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Current Projects

The following list provides information on research projects currently underway at Rutgers Center for State Health Policy. To help you navigate, projects are classified by focus area and include the project name, funder, a brief description, and a link if you would like to request additional information.

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Population Health

  • Evaluation of OMMH Community Programs to Improve Minority Health

    New Jersey Department of Health, Office of Minority and Multicultural Health

    The purpose of this project is to: 1) review and evaluate with OMMH the State Partnership Grant Program to Improve Minority Health-Federal Grant Reports (years 1-3); 2) review, organize, and analyze CDSMP data; 3) review, compile, and analyze outcome measures from the Faithful Families Eating Smart and Moving More (FFESMM) Project; 4) in collaboration with OMMH, review and analyze Middlesex County survey data on flu vaccine disparities (data source: ASTHO); 5) design an outcomes evaluation form for the Community Health Disparity Prevention Program Mini-Grants; 6) collaborate with OMMH regarding the development and implementation of the New Jersey Hep B Coalition initiatives; 7) provide technical assistance to grantees on an as needed basis; and 8) provide strategic planning and convening support as requested.

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  • The Impact of Environmental Changes on Children’s BMI and Behaviors: A Panel Study

    National Institute of Child Health and Human Development (NIH) and the Robert Wood Johnson Foundation

    This five-year project is conducting a controlled evaluation of the impact of changes in the food and physical activity (PA) environments on childhood obesity and related behaviors in five New Jersey cities. These cities have been targeted for interventions by major initiatives, affording the opportunity to conduct a natural experiment. The study aims are to advance our understanding of the relationship between elements of the environment and childhood obesity and related behaviors, assess the impact of specific environmental interventions, and demonstrate an innovative methodology for controlled evaluation of community interventions. The research design relies upon a prospective, longitudinal study of a randomly selected panel of 1,200 children in these cities. The research team collected comprehensive baseline data on obesity-related behaviors and body mass index in 2009-2010 in a study funded by the Robert Wood Johnson Foundation. The data also include documentation of the food and physical activity environments to which these children were exposed (geo-coded for analysis). Comprehensive data collection on children will be repeated in four years and relevant changes in the environment will be monitored over the same period. Changes may include presence of new opportunities for healthy eating or physical activity (e.g., new supermarkets, playgrounds); significant enhancement of existing ones (e.g., addition of healthy foods to convenience stores, expanded physical education in schools), as well as non-intervention related change (e.g., retail outlets that close). Individual-level exposure will be measured by proximity of the environmental change to each child’s residence (using geo-spatial methods). The analysis will evaluate the impact of exposure to these changes on a comprehensive set of outcomes including behaviors relevant to food consumption and PA as well as weight status. The research design facilitates an exceptional degree of control in isolating the effects of particular intervention strategies and promises to make a significant contribution to enhancing prevention efforts.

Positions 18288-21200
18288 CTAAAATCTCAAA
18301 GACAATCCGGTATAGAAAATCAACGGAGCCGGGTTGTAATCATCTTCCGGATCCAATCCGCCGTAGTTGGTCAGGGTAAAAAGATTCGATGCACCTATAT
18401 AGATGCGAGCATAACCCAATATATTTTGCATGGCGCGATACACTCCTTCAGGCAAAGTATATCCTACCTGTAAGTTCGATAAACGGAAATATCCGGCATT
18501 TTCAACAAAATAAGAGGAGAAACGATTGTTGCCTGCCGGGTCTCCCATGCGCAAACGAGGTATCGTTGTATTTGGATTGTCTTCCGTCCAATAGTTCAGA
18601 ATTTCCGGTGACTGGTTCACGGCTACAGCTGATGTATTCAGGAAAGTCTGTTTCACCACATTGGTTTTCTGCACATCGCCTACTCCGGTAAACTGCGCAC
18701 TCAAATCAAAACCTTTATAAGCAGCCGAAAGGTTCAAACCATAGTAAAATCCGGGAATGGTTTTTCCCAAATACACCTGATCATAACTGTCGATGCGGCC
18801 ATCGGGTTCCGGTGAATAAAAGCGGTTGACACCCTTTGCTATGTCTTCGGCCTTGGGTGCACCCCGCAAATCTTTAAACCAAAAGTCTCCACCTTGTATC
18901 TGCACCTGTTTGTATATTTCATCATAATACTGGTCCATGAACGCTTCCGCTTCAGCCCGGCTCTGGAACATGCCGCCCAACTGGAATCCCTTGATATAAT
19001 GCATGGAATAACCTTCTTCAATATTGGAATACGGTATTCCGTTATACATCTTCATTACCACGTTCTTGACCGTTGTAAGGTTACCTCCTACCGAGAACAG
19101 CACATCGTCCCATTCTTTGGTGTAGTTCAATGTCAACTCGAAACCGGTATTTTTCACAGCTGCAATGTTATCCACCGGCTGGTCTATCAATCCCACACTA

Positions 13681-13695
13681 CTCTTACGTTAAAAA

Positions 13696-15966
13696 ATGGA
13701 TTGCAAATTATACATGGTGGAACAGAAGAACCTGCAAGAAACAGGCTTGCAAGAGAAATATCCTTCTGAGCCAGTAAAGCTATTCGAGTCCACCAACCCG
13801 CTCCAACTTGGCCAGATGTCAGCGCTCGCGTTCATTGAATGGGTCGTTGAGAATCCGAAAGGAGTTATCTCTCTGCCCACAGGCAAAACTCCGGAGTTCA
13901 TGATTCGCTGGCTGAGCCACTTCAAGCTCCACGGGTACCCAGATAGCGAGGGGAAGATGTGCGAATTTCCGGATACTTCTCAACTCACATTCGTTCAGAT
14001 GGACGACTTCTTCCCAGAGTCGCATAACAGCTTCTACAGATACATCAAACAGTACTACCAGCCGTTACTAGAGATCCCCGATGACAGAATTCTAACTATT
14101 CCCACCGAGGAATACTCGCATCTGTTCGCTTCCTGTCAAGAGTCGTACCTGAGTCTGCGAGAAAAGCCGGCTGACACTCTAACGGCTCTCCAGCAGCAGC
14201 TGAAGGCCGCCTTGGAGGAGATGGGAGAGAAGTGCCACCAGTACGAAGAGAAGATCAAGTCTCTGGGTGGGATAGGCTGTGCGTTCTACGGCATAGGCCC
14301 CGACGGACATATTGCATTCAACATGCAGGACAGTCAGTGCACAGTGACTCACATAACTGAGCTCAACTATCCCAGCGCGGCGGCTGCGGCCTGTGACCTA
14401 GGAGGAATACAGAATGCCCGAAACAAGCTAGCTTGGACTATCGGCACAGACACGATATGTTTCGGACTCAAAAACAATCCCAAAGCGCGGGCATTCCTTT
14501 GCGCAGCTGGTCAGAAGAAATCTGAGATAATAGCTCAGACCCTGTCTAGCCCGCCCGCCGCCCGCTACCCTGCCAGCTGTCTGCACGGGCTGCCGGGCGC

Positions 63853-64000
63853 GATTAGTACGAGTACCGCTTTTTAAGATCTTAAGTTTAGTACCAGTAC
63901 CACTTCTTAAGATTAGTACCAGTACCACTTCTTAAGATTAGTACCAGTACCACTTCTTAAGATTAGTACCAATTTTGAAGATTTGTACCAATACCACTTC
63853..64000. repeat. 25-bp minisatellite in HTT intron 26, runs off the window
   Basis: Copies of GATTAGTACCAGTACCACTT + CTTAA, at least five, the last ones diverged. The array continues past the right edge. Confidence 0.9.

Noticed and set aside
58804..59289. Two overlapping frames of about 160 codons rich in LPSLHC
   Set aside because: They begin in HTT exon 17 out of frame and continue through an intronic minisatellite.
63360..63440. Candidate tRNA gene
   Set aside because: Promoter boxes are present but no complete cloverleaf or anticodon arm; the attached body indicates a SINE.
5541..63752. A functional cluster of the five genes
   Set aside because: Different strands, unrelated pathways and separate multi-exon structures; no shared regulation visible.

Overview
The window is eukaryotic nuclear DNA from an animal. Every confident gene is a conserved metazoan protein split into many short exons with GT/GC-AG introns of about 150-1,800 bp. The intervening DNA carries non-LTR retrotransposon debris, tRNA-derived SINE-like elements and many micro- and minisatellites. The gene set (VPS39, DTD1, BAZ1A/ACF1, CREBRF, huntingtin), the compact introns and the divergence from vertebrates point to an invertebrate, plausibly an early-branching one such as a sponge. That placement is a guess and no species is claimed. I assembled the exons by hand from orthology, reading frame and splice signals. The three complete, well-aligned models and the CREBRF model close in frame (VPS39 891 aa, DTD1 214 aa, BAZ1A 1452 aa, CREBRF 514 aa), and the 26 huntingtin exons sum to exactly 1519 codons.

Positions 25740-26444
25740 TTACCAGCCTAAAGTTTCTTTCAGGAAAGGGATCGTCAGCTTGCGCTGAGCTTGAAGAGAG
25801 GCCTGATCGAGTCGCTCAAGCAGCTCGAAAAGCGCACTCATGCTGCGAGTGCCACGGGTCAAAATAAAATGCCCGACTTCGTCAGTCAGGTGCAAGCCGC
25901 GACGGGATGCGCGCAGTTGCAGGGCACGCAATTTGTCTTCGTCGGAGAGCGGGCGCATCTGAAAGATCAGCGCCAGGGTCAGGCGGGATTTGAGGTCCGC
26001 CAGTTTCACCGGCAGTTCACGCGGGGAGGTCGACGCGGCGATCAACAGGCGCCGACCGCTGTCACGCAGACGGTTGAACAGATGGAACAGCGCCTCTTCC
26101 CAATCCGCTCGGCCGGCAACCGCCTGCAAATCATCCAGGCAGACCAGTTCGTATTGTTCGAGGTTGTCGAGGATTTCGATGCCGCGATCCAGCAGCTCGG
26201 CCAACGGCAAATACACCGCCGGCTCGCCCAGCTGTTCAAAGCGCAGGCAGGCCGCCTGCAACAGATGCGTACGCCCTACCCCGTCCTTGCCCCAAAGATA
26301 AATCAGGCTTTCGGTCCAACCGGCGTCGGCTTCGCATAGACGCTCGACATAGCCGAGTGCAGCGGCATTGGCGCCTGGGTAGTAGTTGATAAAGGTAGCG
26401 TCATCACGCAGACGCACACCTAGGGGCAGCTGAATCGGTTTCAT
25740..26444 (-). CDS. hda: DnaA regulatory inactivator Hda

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  • New Jersey Family Health Survey (NJFHS)

    Robert Wood Johnson Foundation

    A 2009 survey of a representative sample of 2,500 New Jersey families gathered data on:

    • Health insurance coverage
    • Health care access, utilization, and satisfaction with special emphasis on emergency department use, health literacy, and the doctor-patient relationship
    • Health-related behaviors and perceptions including physical activity and nutrition
    • Health status and attitudes about health care
    • Demographic, socioeconomic, and employment characteristics
    The 2009 NJFHS interviews were conducted by landline and wireless telephones. The sample was designed to enable in-depth analysis of two groups of special policy interest: young adults and low-income families. Sampling weights assure that the NJFHS is demographically representative of all New Jersey household residents. The 2009 NJFHS provides an update of the 2001 New Jersey Family Health Survey on key measures of the health and health care of New Jersey residents.

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There are no current projects for this focus area at this time.